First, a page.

The Middle Rio Grande Conservancy District (MRGCD) is curtailing water deliveries to some users and warning people of fire danger in the bosque.
The Rio Grande has been running far below normal this spring due to drier-than-normal conditions in the mountains this winter. About 20 miles of the river are currently dry south of Albuquerque.
This week, MRGCD told Water Bank participants they can no longer irrigate this spring.
The MRGCD delivers water to about 10,000 irrigators across 70,000 acres between Cochiti dam and Elephant Butte Reservoir. Those irrigators own the water rights and it’s the district’s job to deliver the water through a system of canals and ditches.
The district had also set up a Water Bank so that landowners who sold their pre-1907 water rights could still irrigate their lands when surplus water is available in the system. But when the amount of water stored by the district in upstream reservoirs dipped below a critical threshold last weekend, Water Bank participants were informed deliveries would stop.
Hydrologist David Gensler told MRGCD board members at their regular meeting Monday that the district currently has 92,500 acre feet of water in storage.
“We’re going through our water pretty quickly this spring,” Gensler said, though he noted that they’re ahead of where they thought they’d be due to planning earlier in the year.
“Generally, people are doing all right,” he said, though irrigators might be receiving somewhat less water than they’d like. The best news, he said, is that the forecast for summer monsoons still looks “pretty good.”
MRGCD board member Glen Duggins, an irrigator in Lemitar, followed up Gensler’s comments: “Pray for rain and bale your hay.”
MRGCD Chief Engineer Mike Hamman reported to the board that a coalition—including the district, two federal agencies and the Middle Rio Grande pueblos—agreed to store and move water owned by the pueblos in a way that also ensures the district’s water lasts as long as it can this year. “It’s important that whatever water supply we have, to stretch it out,” Hamman said. He added that this agreement, which he said meets the pueblos’ needs and the irrigation district’s demands, is just for one year.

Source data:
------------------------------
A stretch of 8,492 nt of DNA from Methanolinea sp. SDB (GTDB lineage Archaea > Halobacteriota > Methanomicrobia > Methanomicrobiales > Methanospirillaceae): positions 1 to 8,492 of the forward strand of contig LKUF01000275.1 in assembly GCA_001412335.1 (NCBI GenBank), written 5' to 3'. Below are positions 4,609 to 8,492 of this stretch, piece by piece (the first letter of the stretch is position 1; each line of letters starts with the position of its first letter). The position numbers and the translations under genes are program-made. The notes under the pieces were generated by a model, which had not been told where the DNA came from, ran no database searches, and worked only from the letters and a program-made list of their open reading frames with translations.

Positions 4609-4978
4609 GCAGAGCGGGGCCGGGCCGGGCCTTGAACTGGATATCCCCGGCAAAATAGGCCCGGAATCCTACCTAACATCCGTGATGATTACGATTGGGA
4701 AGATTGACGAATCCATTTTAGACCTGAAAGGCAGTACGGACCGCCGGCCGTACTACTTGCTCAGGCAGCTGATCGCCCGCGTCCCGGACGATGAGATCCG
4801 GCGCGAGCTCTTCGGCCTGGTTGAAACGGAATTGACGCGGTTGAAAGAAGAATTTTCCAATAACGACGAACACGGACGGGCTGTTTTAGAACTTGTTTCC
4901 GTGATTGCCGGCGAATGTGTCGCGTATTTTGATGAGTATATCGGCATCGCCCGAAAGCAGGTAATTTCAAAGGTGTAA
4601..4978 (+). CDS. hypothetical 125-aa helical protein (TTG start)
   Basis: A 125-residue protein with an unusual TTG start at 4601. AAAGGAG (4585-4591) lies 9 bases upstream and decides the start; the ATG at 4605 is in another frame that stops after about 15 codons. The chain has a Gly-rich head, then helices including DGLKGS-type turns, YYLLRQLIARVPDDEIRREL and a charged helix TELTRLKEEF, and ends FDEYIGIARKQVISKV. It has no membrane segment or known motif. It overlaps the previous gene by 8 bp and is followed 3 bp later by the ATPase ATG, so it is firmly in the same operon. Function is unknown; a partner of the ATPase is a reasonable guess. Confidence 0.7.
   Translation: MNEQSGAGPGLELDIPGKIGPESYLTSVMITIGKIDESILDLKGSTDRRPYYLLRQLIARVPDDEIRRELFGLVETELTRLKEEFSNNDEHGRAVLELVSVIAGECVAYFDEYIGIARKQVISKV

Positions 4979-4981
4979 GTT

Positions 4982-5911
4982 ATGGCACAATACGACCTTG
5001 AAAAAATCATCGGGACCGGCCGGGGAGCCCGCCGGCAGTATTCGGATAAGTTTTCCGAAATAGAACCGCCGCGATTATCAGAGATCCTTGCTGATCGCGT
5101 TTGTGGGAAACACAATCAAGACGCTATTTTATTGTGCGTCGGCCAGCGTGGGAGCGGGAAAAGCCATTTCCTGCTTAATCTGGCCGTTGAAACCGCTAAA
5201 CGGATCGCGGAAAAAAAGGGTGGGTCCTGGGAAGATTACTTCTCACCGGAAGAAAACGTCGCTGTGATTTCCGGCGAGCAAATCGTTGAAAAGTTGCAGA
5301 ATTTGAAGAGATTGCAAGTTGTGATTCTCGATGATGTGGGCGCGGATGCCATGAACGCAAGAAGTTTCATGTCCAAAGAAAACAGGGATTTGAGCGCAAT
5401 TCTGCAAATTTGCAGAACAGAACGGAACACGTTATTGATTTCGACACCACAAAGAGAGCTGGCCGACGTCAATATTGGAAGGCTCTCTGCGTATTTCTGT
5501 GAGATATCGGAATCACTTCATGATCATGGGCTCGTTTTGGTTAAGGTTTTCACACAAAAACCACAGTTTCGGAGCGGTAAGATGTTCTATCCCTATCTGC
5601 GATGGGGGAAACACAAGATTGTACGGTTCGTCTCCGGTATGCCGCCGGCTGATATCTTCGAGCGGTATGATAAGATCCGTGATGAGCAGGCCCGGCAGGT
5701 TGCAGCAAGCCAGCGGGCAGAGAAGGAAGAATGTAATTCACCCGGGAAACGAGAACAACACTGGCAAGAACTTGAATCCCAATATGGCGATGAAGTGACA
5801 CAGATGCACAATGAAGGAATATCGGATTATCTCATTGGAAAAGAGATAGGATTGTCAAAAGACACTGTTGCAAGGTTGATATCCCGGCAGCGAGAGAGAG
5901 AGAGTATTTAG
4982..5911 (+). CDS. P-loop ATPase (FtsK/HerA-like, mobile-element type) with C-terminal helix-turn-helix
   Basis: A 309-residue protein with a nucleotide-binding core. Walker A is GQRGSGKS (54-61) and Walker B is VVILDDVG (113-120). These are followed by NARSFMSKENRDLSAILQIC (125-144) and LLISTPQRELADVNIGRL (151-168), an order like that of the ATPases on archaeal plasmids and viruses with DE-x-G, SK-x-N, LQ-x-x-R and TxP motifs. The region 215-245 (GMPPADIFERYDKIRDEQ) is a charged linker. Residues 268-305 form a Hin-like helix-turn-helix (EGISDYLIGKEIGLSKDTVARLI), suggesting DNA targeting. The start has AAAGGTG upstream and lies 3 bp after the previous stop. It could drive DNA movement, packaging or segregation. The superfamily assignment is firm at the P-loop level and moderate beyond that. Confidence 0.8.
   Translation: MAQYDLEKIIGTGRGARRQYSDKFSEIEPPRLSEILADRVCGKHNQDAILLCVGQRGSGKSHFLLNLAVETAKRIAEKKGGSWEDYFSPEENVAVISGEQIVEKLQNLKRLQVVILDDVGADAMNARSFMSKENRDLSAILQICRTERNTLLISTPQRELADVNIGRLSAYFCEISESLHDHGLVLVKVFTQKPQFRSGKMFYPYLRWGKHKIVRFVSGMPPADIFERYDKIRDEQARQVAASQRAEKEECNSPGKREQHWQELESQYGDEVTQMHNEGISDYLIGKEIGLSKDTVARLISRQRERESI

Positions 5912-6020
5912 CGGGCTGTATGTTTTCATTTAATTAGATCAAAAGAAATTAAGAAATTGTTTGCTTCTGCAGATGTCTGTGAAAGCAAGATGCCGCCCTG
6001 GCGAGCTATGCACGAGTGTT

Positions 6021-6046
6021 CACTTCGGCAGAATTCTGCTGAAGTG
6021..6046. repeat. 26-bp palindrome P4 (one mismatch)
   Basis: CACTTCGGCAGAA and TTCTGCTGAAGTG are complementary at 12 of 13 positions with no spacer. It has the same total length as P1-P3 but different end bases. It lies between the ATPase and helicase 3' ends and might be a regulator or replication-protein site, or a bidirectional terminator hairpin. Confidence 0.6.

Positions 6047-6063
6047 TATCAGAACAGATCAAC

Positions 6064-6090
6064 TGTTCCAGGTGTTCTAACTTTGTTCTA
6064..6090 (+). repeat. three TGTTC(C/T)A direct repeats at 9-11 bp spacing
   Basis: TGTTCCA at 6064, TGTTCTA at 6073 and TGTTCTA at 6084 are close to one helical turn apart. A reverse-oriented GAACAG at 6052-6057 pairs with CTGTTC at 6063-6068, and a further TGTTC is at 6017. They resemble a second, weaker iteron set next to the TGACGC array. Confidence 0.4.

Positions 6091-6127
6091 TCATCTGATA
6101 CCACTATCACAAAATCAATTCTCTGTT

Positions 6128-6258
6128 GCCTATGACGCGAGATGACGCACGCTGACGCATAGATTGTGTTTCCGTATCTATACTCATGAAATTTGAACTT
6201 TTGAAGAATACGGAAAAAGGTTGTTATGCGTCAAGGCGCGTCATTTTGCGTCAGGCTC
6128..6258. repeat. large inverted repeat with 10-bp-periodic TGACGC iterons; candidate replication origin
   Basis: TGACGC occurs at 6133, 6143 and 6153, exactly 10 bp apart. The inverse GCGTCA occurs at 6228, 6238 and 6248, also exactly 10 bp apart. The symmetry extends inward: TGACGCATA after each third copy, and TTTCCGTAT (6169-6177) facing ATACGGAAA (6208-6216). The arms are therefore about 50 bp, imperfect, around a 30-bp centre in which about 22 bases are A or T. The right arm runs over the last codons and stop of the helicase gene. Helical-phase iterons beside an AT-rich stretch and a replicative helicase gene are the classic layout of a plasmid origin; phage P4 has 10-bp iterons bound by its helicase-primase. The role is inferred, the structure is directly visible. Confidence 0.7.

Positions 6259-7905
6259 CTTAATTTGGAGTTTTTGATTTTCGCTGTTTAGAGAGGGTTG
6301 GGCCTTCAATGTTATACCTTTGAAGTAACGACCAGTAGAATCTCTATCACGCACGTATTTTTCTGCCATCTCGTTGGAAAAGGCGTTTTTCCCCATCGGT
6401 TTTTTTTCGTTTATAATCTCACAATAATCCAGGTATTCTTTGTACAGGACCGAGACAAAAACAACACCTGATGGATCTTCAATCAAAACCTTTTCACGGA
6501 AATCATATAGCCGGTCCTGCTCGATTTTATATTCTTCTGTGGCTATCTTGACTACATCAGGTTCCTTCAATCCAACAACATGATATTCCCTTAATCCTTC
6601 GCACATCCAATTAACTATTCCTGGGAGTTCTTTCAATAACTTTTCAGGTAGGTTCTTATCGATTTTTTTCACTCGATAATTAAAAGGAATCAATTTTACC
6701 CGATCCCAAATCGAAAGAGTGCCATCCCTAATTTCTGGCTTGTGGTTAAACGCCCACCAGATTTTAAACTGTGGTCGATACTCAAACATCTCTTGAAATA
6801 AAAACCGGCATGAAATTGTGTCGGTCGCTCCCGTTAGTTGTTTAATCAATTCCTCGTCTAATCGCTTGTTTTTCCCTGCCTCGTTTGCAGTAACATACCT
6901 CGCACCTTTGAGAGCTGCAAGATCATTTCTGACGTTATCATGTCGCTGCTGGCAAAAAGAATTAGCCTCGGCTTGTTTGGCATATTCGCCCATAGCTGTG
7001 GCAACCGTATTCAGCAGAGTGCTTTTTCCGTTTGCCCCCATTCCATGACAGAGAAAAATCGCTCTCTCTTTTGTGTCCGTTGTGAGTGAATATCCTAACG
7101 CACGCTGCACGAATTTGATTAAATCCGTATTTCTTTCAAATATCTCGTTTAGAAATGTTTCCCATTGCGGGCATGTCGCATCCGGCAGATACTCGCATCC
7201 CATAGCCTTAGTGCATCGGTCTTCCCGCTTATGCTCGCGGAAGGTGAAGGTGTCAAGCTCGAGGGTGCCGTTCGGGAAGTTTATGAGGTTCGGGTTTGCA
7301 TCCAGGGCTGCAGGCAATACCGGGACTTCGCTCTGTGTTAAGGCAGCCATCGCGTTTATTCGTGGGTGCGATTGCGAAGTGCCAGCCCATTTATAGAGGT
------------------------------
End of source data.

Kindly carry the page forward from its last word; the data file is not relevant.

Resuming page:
Hamman also said that while the district doesn’t plan to restrict hiking, horseback riding and biking within the bosque, it is tightening up vehicle access. Vehicles are only allowed on the levee roads, and Hamman noted that four-wheelers and other vehicles are not allowed within the bosque or the dry riverbed.
Open fires, fireworks and smoking are already prohibited within the bosque.
Rain and supplemental water
Despite “grim discussions” around snowmelt, runoff and the drying river, Jennifer Faler, Albuquerque area manager of the U.S. Bureau Reclamation, told board members that recent rains and agency operations have produced a bounty of silvery minnow eggs this spring. “I just want to remind people that the population can get very, very small, or very, very big in one year,” she said.
Spokeswoman Mary Carlson provided additional information.
Reclamation has already released 8,748 acre-feet of supplemental water for endangered species so far this year. She said the minnows appear to have “responded favorably” to the operational pulses of water by MRGCD and the Albuquerque-Bernalillo County Water Utility Authority, and U.S. Fish and Wildlife Service biologists have been able to collect more than 100,000 eggs to be raised in hatcheries.
“There is no immediate threat of drying in the Albuquerque reach and all water management entities continue to coordinate closely to make every effort to avoid this for as long as possible,” Carlson said. “We are pleased to see more rain in the forecast for this week.”